I wandered the woods,
followed the narrow dusty track,
skeletons of season on season littered my feet.
Sat beneath an aged oak,
salt tears stung my cheeks
as crows in the treetops taunted my sorrow.
I sobbed for the acrid air and poisoned rivers,
mourned the dying ash,
grieved the stray swallow family,
wailed the loss of lively hedgerow and swaying meadow,
sighed my sadness into the shadows.
“Hush child,” whispered the oak
lowering rough branches to cradle me,
foliage cool as the rippling stream.
“We will be here when human has gone.
When cutting, digging and taking is silent.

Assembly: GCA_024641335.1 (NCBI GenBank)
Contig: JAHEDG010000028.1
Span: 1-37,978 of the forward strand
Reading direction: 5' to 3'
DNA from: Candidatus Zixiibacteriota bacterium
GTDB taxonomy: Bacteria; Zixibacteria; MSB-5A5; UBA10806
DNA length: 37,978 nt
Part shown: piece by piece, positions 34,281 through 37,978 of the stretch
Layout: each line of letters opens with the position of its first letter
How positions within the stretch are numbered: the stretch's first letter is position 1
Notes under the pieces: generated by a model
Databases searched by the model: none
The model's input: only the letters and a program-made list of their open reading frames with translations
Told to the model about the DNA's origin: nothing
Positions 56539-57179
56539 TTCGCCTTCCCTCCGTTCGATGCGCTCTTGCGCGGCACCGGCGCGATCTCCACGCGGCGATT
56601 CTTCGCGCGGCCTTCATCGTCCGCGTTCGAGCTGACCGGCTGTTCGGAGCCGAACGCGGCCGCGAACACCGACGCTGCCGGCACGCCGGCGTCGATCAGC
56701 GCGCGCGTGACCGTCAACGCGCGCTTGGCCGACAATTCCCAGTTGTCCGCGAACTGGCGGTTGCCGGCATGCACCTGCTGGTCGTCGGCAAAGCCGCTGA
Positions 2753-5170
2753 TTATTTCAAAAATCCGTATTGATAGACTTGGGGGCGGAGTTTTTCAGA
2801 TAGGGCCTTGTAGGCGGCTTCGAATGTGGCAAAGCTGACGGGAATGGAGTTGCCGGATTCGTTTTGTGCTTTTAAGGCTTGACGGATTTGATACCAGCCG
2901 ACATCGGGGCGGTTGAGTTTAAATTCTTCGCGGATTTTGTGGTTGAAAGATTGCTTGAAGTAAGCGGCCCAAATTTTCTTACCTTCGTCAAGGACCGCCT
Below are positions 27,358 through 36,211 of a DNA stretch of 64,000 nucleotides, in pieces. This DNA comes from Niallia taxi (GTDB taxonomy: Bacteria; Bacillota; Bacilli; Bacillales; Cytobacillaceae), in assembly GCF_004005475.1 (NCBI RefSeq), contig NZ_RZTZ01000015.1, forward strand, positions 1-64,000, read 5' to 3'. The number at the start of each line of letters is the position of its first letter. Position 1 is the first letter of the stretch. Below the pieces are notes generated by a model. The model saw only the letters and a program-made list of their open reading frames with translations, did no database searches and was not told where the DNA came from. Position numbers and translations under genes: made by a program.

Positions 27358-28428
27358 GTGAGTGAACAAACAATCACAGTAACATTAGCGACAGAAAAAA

When shaping, ordering and reinventing is done.
Our seeds will grow deep in Earth’s warmth.
Our roots will spread wide and strong in the quiet.
Humankind will fall as Autumn leaves.
Flutter away like dust.
Hush now, your time draws near.
Spend it safe beneath our mantle.
Drink in calm, green beauty.
Rest on soft, mossy banks.
Be as trees, use only what is needed.
Grow resilient, face your future without fear.”
Renewed, I rose and began the journey home.